In all of ten strains of H. influenzae examined prior to exposure to streptomycin a very small fraction of the bacteria formed colonies in the presence of 1,000 units of streptomycin per cc. These variant organisms possess the characteristics of bacterial mutants.
1. Different independent cultures of the same strain on different occasions, and even cultures seeded in a single test with the same inoculum, show marked variation in prevalence of resistant variants in populations of comparable size. This variation is just as great in genetically homogeneous culture sources as in heterogeneous sources. Evidence is presented for the continuous random occurrence of these resistant organisms.
2. The rate of occurrence of the resistant members is not significantly different for the ten strains studied; it varies from 2.6 x 10–11 to 7.0 x 10–11 per bacterium per bacterial generation. The results of five different tests on the same strain show comparable variation, 2.9 x 10–11 to 5.3 x 10–11. This low rate contributes evidence consistent with the mutation hypothesis.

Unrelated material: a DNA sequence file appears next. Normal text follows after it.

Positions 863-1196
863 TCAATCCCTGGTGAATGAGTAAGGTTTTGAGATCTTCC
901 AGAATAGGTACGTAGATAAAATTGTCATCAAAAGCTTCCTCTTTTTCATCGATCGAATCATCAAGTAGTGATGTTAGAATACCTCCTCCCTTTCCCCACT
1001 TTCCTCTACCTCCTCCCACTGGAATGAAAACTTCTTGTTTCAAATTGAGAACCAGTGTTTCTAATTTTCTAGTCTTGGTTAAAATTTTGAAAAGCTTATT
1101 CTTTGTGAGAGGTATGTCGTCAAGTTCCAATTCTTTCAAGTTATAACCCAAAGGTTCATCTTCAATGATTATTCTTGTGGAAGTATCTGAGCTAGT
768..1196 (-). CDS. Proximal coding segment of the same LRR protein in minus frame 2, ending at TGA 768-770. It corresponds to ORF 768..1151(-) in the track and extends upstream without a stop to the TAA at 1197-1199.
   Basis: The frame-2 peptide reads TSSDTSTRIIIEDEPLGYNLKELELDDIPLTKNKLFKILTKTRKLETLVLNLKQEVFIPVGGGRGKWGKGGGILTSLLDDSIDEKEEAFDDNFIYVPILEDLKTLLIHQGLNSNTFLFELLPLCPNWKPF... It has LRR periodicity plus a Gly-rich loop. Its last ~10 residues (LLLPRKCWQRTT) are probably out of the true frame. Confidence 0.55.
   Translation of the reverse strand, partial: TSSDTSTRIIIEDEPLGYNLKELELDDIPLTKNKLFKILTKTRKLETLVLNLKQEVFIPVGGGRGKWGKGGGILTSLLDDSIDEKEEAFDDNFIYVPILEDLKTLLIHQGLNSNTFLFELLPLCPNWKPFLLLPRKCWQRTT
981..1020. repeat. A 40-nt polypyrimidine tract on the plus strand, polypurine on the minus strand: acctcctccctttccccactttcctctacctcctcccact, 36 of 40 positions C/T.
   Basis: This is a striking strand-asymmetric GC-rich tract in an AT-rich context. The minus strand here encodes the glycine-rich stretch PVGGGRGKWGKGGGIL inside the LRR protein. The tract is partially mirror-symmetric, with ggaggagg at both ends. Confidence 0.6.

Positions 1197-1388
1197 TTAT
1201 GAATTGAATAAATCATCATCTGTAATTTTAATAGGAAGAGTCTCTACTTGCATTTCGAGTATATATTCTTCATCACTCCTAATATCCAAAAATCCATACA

3. Variants exhibiting resistance to 1,000 units of streptomycin per cc. transmit this trait unchanged in degree through many generations. The results obtained after twelve or more subcultures in streptomycin-free media suggest that in a portion of the colonies resistant to streptomycin an additional trait, differing from those exhibited by the parent culture, is associated; the nutritional requirements of these cultures are different.